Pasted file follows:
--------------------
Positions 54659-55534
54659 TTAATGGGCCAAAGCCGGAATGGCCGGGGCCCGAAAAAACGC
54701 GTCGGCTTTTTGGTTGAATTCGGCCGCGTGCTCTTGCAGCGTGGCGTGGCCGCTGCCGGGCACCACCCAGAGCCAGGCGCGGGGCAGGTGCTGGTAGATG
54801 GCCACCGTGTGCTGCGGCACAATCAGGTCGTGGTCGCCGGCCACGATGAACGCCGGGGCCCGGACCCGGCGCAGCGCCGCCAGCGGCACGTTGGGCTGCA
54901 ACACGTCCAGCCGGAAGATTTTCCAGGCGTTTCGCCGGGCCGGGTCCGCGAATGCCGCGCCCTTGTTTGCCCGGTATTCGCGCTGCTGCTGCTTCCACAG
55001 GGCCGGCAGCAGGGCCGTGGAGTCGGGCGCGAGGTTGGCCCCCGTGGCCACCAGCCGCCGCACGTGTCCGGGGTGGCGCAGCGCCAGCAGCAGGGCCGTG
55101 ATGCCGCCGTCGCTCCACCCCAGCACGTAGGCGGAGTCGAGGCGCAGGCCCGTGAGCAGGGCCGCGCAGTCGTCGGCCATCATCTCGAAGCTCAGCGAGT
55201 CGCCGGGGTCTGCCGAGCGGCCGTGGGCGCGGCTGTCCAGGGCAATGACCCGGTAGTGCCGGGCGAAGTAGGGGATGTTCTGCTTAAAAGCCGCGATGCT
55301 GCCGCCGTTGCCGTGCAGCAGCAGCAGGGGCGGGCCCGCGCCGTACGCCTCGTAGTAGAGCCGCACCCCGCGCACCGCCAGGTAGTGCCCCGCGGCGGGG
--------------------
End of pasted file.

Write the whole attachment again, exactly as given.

Positions 54659-55534
54659 TTAATGGGCCAAAGCCGGAATGGCCGGGGCCCGAAAAAACGC
54701 GTCGGCTTTTTGGTTGAATTCGGCCGCGTGCTCTTGCAGCGTGGCGTGGCCGCTGCCGGGCACCACCCAGAGCCAGGCGCGGGGCAGGTGCTGGTAGATG
54801 GCCACCGTGTGCTGCGGCACAATCAGGTCGTGGTCGCCGGCCACGATGAACGCCGGGGCCCGGACCCGGCGCAGCGCCGCCAGCGGCACGTTGGGCTGCA
54901 ACACGTCCAGCCGGAAGATTTTCCAGGCGTTTCGCCGGGCCGGGTCCGCGAATGCCGCGCCCTTGTTTGCCCGGTATTCGCGCTGCTGCTGCTTCCACAG
55001 GGCCGGCAGCAGGGCCGTGGAGTCGGGCGCGAGGTTGGCCCCCGTGGCCACCAGCCGCCGCACGTGTCCGGGGTGGCGCAGCGCCAGCAGCAGGGCCGTG
55101 ATGCCGCCGTCGCTCCACCCCAGCACGTAGGCGGAGTCGAGGCGCAGGCCCGTGAGCAGGGCCGCGCAGTCGTCGGCCATCATCTCGAAGCTCAGCGAGT
55201 CGCCGGGGTCTGCCGAGCGGCCGTGGGCGCGGCTGTCCAGGGCAATGACCCGGTAGTGCCGGGCGAAGTAGGGGATGTTCTGCTTAAAAGCCGCGATGCT
55301 GCCGCCGTTGCCGTGCAGCAGCAGCAGGGGCGGGCCCGCGCCGTACGCCTCGTAGTAGAGCCGCACCCCGCGCACCGCCAGGTAGTGCCCCGCGGCGGGG